He said: 'Generally speaking, I believe the government has been spot on with its changes to the NHS. The new builds were absolutely imperative to solving the problems that plagued the Tories, such as shortages of hospital beds and ever-increasing waiting lists.
'We could have done more to change the electorate's perception, but changing the NHS itself was a far more urgent priority. We can be proud of our transformation of the NHS, and over time, I think the electorate will be proud of it too.'
Liberal Democrat shadow health secretary Norman Lamb, who faced Mr Johnson across the chamber when he was the party's shadow trade and industry secretary, says he found him 'reasonable', partly because of Mr Johnson's 'dislike of tribal politics'.
But Mr Lamb says: 'He has no reputation for new thinking, radical new thinking. One would conclude that Brown's judgement is there is not too much wrong with the NHS, it is just how you communicate the achievements better. I don't think we are going to see any radical change from Alan Johnson.'
As a 'charming man and a good communicator', Mr Lamb says he would describe him as 'a working class version of Tony Blair'.
But a Conservative MP who has faced down Mr Johnson in the past is less kind. He says: 'Most ministers, Tory or Labour, are mouthpieces for their departments who don't think for themselves - and Alan Johnson is more of a puppet than most.
'He's a feather for each wind that blows. He is a typical politician of our age - he will regurgitate whatever is the safe view of the senior civil servants who run the country.'
Barry Sheerman MP, Labour chair of the Commons education and skills select committee, defends Mr Johnson's reputation as a Blairite.
He says: 'He is totally atypical in the sense he is a self-made man if you compare him to a lot of people you associate with Blair, who come straight out of university, high-flyers. I don't think you could describe him as a typical anything, he is one-off.'
On news of his appointment last week, campaign group Keep Our NHS Public excitedly flagged up an answer Mr Johnson gave them during the deputy leadership contest.
The group said he 'must act on concerns' he expressed about the use of the private sector. In fact, the answer he gave was prosaic. The quote cited as a break with policy was: 'The party has a responsibility to monitor the success of its changes, and if outsourced services do not perform, we must act.
'Private sector innovation and competition can be beneficial, but the social conscience of the public sector should be preserved too.'
The old left
Labour's old left should not get too excited about having a former comrade stalking the corridors of power. Former general secretary of the Transport and General Workers Union Sir Bill Morris, an ally from the tells before the abolition of clause IV, told HSJ Mr Johnson is a pragmatist.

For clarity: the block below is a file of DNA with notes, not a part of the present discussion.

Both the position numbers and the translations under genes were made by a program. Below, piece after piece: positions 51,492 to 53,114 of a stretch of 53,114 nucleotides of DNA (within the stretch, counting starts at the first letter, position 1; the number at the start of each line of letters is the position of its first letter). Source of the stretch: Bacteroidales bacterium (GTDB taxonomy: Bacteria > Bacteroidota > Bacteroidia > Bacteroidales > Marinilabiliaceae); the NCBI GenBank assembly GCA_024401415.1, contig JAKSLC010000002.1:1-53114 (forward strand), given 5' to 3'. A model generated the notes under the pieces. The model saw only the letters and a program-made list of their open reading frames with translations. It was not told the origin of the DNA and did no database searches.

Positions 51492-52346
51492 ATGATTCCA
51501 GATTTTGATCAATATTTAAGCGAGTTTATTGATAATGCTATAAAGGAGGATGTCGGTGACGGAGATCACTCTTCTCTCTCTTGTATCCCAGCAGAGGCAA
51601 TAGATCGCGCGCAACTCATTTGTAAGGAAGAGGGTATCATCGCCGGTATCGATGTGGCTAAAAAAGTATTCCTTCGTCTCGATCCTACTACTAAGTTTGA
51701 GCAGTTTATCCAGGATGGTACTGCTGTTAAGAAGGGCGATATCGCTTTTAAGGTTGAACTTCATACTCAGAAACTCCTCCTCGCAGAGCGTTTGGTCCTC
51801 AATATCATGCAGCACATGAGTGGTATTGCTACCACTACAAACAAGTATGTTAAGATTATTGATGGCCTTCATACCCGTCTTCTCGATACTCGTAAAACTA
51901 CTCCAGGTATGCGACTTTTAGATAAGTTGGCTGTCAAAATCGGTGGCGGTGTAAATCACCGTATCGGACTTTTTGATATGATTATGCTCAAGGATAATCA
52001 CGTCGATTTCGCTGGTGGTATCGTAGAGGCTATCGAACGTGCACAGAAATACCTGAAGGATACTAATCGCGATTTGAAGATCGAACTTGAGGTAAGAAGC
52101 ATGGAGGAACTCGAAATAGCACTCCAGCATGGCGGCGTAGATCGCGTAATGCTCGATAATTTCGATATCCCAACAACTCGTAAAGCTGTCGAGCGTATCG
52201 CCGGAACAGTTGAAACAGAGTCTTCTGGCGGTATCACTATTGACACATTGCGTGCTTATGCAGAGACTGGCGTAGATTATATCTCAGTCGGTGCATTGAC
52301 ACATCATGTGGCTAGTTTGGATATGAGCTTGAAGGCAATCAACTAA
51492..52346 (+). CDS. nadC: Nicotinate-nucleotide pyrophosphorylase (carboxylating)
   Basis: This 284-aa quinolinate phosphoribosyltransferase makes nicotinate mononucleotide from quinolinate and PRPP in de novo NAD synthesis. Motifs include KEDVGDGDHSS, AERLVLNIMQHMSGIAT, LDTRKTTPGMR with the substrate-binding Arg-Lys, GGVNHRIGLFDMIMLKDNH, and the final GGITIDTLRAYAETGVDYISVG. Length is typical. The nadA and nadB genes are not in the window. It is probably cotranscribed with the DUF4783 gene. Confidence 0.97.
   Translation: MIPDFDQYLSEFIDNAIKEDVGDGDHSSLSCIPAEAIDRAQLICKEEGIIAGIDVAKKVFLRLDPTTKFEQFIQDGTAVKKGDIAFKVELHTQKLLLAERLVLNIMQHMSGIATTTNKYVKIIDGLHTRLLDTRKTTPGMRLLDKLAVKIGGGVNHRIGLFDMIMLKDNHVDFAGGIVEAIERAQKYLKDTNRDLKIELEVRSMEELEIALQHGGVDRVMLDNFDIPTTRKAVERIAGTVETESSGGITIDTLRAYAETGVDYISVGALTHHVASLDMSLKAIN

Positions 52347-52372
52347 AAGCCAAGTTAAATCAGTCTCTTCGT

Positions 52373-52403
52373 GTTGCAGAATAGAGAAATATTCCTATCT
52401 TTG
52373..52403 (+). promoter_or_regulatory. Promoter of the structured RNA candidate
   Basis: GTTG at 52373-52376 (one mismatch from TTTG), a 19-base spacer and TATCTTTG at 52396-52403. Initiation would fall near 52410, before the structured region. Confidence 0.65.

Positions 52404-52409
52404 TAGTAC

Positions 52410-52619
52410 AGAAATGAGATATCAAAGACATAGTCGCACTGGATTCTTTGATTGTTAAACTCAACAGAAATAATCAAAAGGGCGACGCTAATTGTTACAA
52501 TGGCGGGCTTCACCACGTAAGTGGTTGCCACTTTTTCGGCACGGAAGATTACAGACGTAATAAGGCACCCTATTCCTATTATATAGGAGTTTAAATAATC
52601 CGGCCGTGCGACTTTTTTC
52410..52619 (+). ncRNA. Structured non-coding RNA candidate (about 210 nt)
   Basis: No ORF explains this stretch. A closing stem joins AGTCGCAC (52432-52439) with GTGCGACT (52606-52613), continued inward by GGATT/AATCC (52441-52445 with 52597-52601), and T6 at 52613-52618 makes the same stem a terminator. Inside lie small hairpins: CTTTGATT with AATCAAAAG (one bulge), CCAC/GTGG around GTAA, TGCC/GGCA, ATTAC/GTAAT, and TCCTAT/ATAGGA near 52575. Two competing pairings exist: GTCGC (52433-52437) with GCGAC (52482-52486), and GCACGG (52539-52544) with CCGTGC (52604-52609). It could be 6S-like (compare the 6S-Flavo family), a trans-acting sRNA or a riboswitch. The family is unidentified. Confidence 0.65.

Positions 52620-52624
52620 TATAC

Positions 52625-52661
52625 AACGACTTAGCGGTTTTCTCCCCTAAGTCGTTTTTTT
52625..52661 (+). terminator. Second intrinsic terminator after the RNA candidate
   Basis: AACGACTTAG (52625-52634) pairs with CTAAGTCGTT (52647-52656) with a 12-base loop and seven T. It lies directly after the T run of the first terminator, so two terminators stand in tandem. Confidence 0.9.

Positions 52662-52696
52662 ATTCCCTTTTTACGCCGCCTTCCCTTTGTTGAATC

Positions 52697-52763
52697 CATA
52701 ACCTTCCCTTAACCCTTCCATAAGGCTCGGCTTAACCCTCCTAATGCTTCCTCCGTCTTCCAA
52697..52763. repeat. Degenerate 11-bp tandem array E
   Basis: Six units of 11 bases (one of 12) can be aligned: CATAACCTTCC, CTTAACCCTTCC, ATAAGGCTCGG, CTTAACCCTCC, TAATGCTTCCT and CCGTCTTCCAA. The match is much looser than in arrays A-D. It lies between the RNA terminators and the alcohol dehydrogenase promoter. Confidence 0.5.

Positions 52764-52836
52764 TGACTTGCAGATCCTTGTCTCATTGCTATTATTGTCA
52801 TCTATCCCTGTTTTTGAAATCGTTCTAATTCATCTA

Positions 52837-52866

'He knows the world doesn't stand still. The frontiers of medicine and patient expectations are being pushed back every day.'
'He is not bereft of ideas. He is a doer, he will roll his sleeves up and get on with it.'
But Sir Bill, who Mr Johnson placed as the top endorsement on his website in the leadership contest, believes the new health secretary will be eager for stability after three years of changing jobs from secretary of state for work and pensions to trade and industry to education and skills and now health.
He says: 'I think he would have liked to have had a sustained period with a particular portfolio. That would have given him time to assess the long-term needs of the sector, drive his own responses to the problems.'
Getting to grips with the legacy of the last two years is a priority for Mr Johnson. But he's had plenty of practice of picking up briefs.
And this time, at least one element won't be new to him. When he took up the trade and industry portfolio in 2005, his predecessor was. Patricia Hewitt.
- Born May 1950, his father leaves when he is eight and his mother dies when he was 12. Raised by his sister.
- Educated at Sloane Grammar School, Chelsea. On leaving school at 15 he stacks shelves in Tesco.
- oins the Union of Communication Workers on becoming a postman in 1968.
- Elected chair of the Slough branch of the UCW in 1976 and to the national executive council in 1981.
- Appointed a full-time UCW officer in 1987 and general secretary in 1992.
- Elected MP for Kingston upon Hull West and Hessle with the 1997 Labour landslide.
- Appointed minister for competitiveness at the Department of Trade and Industry in 1999.
- After the 2001 election made minister of state for employment relations and regions at the DTI.
- Becomes minister of state for lifelong learning, higher and further education at the Department for Education and Skills in the 2003 reshuffle.
- Joins the cabinet the following year as work and pensions secretary.
- As Labour reaches a third term in 2005 he. is made trade and industry secretary and education secretary a year later.
- Appointed health secretary on 28 June 2007, the day after Gordon Brown becomes prime minister.